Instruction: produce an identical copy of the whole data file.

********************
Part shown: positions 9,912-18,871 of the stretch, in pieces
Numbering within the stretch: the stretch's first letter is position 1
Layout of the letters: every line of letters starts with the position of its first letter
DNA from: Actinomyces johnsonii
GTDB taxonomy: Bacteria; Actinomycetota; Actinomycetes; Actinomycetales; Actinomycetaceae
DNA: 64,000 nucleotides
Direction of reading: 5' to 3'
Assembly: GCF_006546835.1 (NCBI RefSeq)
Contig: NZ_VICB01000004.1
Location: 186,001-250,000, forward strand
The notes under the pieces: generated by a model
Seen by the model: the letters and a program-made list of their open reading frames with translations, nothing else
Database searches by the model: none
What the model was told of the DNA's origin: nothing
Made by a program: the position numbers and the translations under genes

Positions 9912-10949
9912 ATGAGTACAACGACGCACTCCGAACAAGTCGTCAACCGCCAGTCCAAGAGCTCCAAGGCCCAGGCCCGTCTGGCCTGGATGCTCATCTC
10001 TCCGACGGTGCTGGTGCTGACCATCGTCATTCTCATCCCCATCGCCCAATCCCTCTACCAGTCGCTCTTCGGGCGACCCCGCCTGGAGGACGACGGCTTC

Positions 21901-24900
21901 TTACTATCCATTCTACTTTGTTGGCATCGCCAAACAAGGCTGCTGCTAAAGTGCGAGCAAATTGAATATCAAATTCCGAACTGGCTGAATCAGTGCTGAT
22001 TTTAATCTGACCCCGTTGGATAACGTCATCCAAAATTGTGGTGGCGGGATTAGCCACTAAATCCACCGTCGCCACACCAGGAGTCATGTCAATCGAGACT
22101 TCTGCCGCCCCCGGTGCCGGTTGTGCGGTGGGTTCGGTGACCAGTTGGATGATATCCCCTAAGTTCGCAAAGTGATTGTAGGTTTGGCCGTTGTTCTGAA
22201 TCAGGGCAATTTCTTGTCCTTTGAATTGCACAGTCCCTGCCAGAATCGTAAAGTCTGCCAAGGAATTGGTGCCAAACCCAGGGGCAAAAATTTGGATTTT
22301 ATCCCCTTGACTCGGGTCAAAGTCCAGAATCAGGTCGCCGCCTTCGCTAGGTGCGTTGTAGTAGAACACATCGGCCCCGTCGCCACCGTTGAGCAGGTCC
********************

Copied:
Part shown: positions 9,912-18,871 of the stretch, in pieces
Numbering within the stretch: the stretch's first letter is position 1
Layout of the letters: every line of letters starts with the position of its first letter
DNA from: Actinomyces johnsonii
GTDB taxonomy: Bacteria; Actinomycetota; Actinomycetes; Actinomycetales; Actinomycetaceae
DNA: 64,000 nucleotides
Direction of reading: 5' to 3'
Assembly: GCF_006546835.1 (NCBI RefSeq)
Contig: NZ_VICB01000004.1
Location: 186,001-250,000, forward strand
The notes under the pieces: generated by a model
Seen by the model: the letters and a program-made list of their open reading frames with translations, nothing else
Database searches by the model: none
What the model was told of the DNA's origin: nothing
Made by a program: the position numbers and the translations under genes

Positions 9912-10949
9912 ATGAGTACAACGACGCACTCCGAACAAGTCGTCAACCGCCAGTCCAAGAGCTCCAAGGCCCAGGCCCGTCTGGCCTGGATGCTCATCTC
10001 TCCGACGGTGCTGGTGCTGACCATCGTCATTCTCATCCCCATCGCCCAATCCCTCTACCAGTCGCTCTTCGGGCGACCCCGCCTGGAGGACGACGGCTTC

Positions 21901-24900
21901 TTACTATCCATTCTACTTTGTTGGCATCGCCAAACAAGGCTGCTGCTAAAGTGCGAGCAAATTGAATATCAAATTCCGAACTGGCTGAATCAGTGCTGAT
22001 TTTAATCTGACCCCGTTGGATAACGTCATCCAAAATTGTGGTGGCGGGATTAGCCACTAAATCCACCGTCGCCACACCAGGAGTCATGTCAATCGAGACT
22101 TCTGCCGCCCCCGGTGCCGGTTGTGCGGTGGGTTCGGTGACCAGTTGGATGATATCCCCTAAGTTCGCAAAGTGATTGTAGGTTTGGCCGTTGTTCTGAA
22201 TCAGGGCAATTTCTTGTCCTTTGAATTGCACAGTCCCTGCCAGAATCGTAAAGTCTGCCAAGGAATTGGTGCCAAACCCAGGGGCAAAAATTTGGATTTT
22301 ATCCCCTTGACTCGGGTCAAAGTCCAGAATCAGGTCGCCGCCTTCGCTAGGTGCGTTGTAGTAGAACACATCGGCCCCGTCGCCACCGTTGAGCAGGTCC